Third, The Gift of Sonship

Paul reiterates in this passage in Galatians about the importance of adoption into the family of God. In verse 7 hr writes, “So you are no longer a slave, but a son, and if a son, then an heir through God.” The strength of knowing that you went from a slave to a son or daughter of God is huge. You didn’t just go from a slave to a free person. You were brought to the nearest positionally relationally to God than ever possible because of what Jesus has done for us.

Sinclair Ferguson mentions the importance of  Sonship for the Christian by saying, “The notion that we are children of God, His own sons and daughters … is the mainspring of Christian living … Our sonship to God is the apex of creation and the goal of redemption” Not only as sons and daughters but as co-heirs with Christ (Rom. 8:16-17). 

Thank God for his inexpressible gift, Jesus Christ who keeps on giving now and forever! 

How Should a Christian Respond to Civil Authority

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We just got done with our civil duties of voting. For us in California, it was a time to prayerfully vote for those who we would like to see in governing powers across our state. As many may know that California is a blue state. It would seem this election time it was more blatantly shown the democratic direction .

There are many opinions on the outcome of this election. Some who are excited to those who are wanting to leave the state as they seemed to have lost hope and are in despair for the future of the state of California. Does the Bible address these concerns? If so, what is said and how should a Christian respond?

In the book of Romans, Paul gives a glimpse of the direction and heart change of the believer. He gives examples of how the Gospel changes all of us, not just our eternal destination and our standing before God, the Gospel changes our day to day outlook (Romans 12-13). The Gospel changes us! Continue reading “How Should a Christian Respond to Civil Authority”

Can You Do Church the Wrong Way?

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Is there a right way or a wrong way to do church? The church has been defined as not a building but the assembly or gathering of believers. The location and building of a church do not matter as much as what goes on in the church. You can argue that just because a group of people gather together, does that make a church? No, it is the gathering of saints (faithful and holy, believers) who come together in the name of Jesus Christ to worship him and be unified together in faith.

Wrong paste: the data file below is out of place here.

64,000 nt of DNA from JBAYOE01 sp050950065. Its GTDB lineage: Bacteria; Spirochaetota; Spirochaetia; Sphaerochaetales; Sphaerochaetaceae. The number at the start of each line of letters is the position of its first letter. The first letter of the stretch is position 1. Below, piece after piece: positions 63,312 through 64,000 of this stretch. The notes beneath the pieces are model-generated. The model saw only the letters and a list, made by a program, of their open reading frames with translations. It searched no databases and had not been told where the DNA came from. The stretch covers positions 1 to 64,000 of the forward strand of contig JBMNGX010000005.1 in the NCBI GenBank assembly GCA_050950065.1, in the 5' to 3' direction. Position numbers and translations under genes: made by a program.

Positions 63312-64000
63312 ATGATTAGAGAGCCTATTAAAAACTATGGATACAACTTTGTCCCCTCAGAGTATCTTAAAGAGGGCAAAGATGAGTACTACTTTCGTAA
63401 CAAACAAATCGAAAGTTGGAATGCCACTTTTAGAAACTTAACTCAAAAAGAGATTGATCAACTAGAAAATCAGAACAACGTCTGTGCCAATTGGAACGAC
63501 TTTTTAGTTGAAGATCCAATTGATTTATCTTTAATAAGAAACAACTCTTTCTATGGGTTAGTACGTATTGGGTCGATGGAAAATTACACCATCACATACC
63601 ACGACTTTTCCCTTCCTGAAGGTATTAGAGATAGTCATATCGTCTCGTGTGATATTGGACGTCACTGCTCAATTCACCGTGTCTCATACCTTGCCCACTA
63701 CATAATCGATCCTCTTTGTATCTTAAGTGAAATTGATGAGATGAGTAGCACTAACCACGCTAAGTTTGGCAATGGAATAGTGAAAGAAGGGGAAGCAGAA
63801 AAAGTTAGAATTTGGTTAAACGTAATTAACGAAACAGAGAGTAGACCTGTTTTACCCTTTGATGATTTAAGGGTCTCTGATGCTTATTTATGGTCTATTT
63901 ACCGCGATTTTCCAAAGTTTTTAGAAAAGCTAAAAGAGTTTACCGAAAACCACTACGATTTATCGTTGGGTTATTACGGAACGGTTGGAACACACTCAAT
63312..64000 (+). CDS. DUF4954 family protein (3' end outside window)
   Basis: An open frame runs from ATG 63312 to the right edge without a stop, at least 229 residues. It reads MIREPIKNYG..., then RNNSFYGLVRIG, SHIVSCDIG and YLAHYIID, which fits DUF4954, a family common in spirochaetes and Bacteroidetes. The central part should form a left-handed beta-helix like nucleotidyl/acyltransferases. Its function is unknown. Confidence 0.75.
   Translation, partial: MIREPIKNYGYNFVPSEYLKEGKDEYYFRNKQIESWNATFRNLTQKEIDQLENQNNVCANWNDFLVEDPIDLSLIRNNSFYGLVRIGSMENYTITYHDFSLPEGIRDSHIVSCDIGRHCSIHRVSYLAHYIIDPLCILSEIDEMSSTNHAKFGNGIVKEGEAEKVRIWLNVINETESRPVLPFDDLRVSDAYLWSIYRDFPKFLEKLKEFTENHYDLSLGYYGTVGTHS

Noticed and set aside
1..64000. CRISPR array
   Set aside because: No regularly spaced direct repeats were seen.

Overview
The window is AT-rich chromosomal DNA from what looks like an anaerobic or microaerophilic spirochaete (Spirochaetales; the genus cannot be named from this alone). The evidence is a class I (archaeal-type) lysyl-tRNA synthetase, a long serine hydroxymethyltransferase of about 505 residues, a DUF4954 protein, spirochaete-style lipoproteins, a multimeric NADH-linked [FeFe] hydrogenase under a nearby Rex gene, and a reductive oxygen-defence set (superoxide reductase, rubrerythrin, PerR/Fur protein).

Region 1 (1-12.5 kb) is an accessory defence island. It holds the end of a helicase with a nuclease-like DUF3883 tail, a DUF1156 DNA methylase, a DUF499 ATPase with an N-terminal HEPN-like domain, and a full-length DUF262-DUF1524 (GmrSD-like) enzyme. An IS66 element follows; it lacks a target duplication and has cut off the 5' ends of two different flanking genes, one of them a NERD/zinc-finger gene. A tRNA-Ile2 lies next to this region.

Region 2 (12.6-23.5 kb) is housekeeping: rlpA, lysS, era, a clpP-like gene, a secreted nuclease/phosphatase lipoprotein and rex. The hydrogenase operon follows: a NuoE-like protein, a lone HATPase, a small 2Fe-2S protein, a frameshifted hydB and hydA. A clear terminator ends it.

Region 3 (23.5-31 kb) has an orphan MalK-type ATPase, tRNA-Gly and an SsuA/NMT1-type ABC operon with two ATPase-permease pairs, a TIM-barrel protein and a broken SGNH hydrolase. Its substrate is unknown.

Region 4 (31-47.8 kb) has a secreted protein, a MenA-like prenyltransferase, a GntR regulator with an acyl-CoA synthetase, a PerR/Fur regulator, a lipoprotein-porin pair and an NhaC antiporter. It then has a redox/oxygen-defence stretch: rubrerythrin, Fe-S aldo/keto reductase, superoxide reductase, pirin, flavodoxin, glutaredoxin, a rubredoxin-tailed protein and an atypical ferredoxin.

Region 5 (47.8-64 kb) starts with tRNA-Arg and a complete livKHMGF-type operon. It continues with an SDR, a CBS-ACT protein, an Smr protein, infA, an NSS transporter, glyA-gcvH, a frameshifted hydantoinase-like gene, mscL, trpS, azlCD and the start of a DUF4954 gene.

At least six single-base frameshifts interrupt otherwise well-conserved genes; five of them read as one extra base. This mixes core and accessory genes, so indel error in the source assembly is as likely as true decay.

I am not wanting to define what is the church as I am more so wanting to say the service and goal of the church can be done the wrong way. I do believe Scripture gives some guidelines in how a church should function (Acts 2:42-47). With that, we also have some flexibility within those guidelines as Scripture may not be specific. For example, the building, music style, and the frequency of the Lord’s Supper is not in specified in the Bible. The Bible does not tell one how to adjust to contemporary culture yet is relevant for one to live in context to ones culture. On the other side, there is a danger of being innovative while missing these guidelines that are presented to the bride of Christ, the church. Granted, I would be amiss to assume that my approach to church is the best way or right way.

I think there is a great responsibility for the pastor to study the Word of God, seeking to apply Biblically what Scripture gives as those guidelines with the desire to proclaim the whole counsel of God. Continue reading “Can You Do Church the Wrong Way?”

What Do Christians Have in Common?

What the Church Shares-2
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We have more in common with Chrisitans than we do have uncommon. I have written about this in the past which is a common thread found throughout the New Testament. You can read about how Christians share in weeping for one another here and how we share in rejoicing with others here.

Sometimes we neglect the aspect of unity among believers (I call it the togetherness of the Christian life). We read in the Bible that believers, the church, are called a body. Christ is the head of the body, but each member (believer) is part of this body. Just like each perspective part of your body has usefulness so does the body of Christ. The apostle Paul reminds us,